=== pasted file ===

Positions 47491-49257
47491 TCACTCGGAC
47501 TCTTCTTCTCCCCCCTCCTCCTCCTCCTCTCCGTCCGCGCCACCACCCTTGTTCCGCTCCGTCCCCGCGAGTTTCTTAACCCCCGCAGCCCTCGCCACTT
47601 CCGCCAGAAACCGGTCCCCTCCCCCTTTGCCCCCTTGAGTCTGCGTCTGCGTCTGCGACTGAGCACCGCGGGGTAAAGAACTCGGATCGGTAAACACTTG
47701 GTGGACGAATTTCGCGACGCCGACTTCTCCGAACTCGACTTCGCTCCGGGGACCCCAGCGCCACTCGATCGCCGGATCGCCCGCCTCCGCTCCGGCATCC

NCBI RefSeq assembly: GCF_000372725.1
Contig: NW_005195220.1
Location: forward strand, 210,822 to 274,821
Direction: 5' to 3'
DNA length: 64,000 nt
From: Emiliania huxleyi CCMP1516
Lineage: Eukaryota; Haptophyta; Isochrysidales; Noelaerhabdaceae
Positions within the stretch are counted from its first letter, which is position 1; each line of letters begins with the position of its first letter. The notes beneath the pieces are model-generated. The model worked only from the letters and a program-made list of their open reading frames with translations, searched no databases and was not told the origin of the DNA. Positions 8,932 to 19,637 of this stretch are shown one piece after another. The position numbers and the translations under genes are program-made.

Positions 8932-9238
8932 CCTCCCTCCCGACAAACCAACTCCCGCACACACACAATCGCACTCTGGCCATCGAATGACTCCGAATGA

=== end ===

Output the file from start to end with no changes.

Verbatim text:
Positions 47491-49257
47491 TCACTCGGAC
47501 TCTTCTTCTCCCCCCTCCTCCTCCTCCTCTCCGTCCGCGCCACCACCCTTGTTCCGCTCCGTCCCCGCGAGTTTCTTAACCCCCGCAGCCCTCGCCACTT
47601 CCGCCAGAAACCGGTCCCCTCCCCCTTTGCCCCCTTGAGTCTGCGTCTGCGTCTGCGACTGAGCACCGCGGGGTAAAGAACTCGGATCGGTAAACACTTG
47701 GTGGACGAATTTCGCGACGCCGACTTCTCCGAACTCGACTTCGCTCCGGGGACCCCAGCGCCACTCGATCGCCGGATCGCCCGCCTCCGCTCCGGCATCC

NCBI RefSeq assembly: GCF_000372725.1
Contig: NW_005195220.1
Location: forward strand, 210,822 to 274,821
Direction: 5' to 3'
DNA length: 64,000 nt
From: Emiliania huxleyi CCMP1516
Lineage: Eukaryota; Haptophyta; Isochrysidales; Noelaerhabdaceae
Positions within the stretch are counted from its first letter, which is position 1; each line of letters begins with the position of its first letter. The notes beneath the pieces are model-generated. The model worked only from the letters and a program-made list of their open reading frames with translations, searched no databases and was not told the origin of the DNA. Positions 8,932 to 19,637 of this stretch are shown one piece after another. The position numbers and the translations under genes are program-made.

Positions 8932-9238
8932 CCTCCCTCCCGACAAACCAACTCCCGCACACACACAATCGCACTCTGGCCATCGAATGACTCCGAATGA